In a bid to validate offshore fish environmental DNA (eDNA) survey methods, a new project has been launched – said to be the first of its kind to trial the use of eDNA to improve survey methods for offshore wind farm environmental impact assessments.
Michelle Elliott, the Senior Environmental Consultant leading the project on behalf of renewable energy consultancy and service provider Natural Power, said: “There is significant evidence for eDNA providing robust data on fish diversity in nearshore environments, but very few studies exist further offshore, and to our knowledge, there has been no work investigating eDNA methods for fish ecology assessment near commercial offshore wind farms. We believe this research has huge potential benefits and will lead to marketable opportunities within the marine energy sector.”
Described as a non-invasive sampling technique, eDNA uses samples that can be collected from a wide range of vessels and has the potential to deliver auditable, robust data, potentially replacing more destructive methods.
One of the project partners, NatureMetrics, presents itself as a pioneer in using environmental eDNA to identify fish species around the world. This ground-breaking technique is based on the fact that all species shed waste products, skin and tissue cells into the seawater – and they all contain the underlying DNA of the fish. Collecting and filtering a few litres of seawater concentrates the DNA, which can then be processed in the NatureMetrics lab to identify all the different fish species present. It means there is no need to physically catch or even see the fish to know they are there. It is a much quicker, cheaper, safer, scalable, and more reliable approach than traditional survey techniques.
Dr Samuel Stanton, Global Sector Head, Marine and Energy at NatureMetrics, said: “I’m looking forward to showing how eDNA methods can help companies in the marine energy sector monitor nature cheaply, quickly, repeatably, and at large scale. We have already successfully demonstrated that eDNA will detect more fish species than conventional net survey methods for a coastal fish survey in Sweden. I am confident our technology can help renewable energy companies better manage nature-related risks and transition to a nature positive economy.”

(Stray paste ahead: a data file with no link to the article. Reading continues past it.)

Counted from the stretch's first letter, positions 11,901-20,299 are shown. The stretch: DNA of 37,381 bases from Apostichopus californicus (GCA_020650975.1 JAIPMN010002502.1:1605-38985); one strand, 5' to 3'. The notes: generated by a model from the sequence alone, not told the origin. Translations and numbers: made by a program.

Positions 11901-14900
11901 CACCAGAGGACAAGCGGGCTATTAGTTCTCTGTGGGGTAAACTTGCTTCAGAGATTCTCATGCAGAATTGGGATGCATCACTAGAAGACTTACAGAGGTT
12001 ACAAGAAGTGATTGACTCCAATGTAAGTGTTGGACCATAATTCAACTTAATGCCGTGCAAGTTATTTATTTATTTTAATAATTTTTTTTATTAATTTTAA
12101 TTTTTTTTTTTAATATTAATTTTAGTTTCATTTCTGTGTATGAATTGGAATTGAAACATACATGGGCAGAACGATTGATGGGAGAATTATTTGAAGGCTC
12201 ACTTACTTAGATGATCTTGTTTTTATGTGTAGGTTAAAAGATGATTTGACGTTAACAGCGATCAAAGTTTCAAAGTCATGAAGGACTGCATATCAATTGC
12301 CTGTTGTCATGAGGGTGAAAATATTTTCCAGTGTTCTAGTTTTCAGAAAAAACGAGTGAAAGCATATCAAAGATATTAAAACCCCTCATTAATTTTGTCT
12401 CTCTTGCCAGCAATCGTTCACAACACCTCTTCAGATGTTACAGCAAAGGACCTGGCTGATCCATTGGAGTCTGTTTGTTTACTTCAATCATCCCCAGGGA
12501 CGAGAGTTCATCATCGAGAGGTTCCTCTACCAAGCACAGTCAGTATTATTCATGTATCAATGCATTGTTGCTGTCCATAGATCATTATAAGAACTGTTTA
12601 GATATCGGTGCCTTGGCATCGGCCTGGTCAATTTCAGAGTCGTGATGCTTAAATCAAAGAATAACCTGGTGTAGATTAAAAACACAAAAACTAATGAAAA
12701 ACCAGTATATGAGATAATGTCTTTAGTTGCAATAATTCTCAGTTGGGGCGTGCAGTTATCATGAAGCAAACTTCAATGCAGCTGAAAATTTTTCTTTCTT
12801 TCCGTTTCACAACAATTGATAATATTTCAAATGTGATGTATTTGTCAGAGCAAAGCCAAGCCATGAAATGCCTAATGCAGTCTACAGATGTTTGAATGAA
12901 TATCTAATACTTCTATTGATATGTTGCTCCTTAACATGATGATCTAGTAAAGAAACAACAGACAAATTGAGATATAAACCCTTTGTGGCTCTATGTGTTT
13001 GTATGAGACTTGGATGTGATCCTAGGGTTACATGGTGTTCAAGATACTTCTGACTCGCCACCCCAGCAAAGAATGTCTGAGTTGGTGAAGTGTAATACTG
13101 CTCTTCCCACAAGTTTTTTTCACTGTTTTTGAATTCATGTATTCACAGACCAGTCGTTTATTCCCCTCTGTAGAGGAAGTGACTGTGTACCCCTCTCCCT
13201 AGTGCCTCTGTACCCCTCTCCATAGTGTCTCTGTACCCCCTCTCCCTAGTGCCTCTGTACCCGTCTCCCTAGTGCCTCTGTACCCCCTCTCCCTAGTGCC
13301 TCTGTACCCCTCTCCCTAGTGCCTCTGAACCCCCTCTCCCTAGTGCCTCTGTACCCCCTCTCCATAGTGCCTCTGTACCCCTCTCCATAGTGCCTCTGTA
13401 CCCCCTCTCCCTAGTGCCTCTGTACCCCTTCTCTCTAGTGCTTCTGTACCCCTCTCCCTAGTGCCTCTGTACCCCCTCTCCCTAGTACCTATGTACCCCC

Overall, this method should help to reduce the costs of offshore wind developments; reducing overall cost of energy production whilst also minimising the environmental impact, and therefore helping to meet the UK’s 2050 net-zero target.
In support of the initiative, EDF Renewables is providing access to the Blyth Offshore Demonstrator (BOD) for the research project to take place.
BOD, which is operated by EDF Renewables, has already validated innovative methods at the site through the first successful float and submerge gravity base foundations used on an offshore wind farm. Natural Power has provided a range of services at the site throughout the last decade, including pre and post-consent fish ecological surveys.
Scott Sutherland, Head of Offshore at EDF Renewables, said: “We believe that eDNA techniques have the potential to reduce barriers in consenting for offshore wind farm projects in the future through more targeted baseline data collection, mitigation, and monitoring measures. If such techniques can be validated within the offshore environment as a viable alternative to traditional fish survey techniques, it may have significant benefits to both the developer and stakeholder communities, and we are eager to glean the insights from this valuable research work.”
With support from EDF Renewables, and utilising NatureMetrics’ eDNA experts, the research project will commence in March 2022. Surveys will be conducted using traditional fish trawling methods as well as eDNA sampling around the BOD site. Comparison of the eDNA results with concurrent trawl data and with historical fish community data will be undertaken providing a robust assessment and validation of the technique.
Dr Samuel Stanton added: “We’re delighted to be working alongside Natural Power and EDF Renewables to help advance methods and insights, and believe it offers a real-world development opportunity for applying eDNA techniques in the offshore renewables industry.”
The team predicts a range of additional environmental benefits from this project, such as the collection of data on key marine mammal species, like the Minke whale, where information on seasonal occurrences is not well understood due to their inconspicuous nature. This can be used in wider ecological monitoring and to better inform marine spatial planning for offshore energy production and other sectors.
The outcome of this research will form a scientific paper and formal public presentation of findings alongside recommendations for future commercial use.
The 18-month project has received an innovation grant of £33, 918, from the Offshore Wind Growth Partnership
(OWGP). The grant covers 50% of the total project cost with Natural Power and NatureMetrics providing significant in-kind contributions and EDF Renewables contributing monetary funding.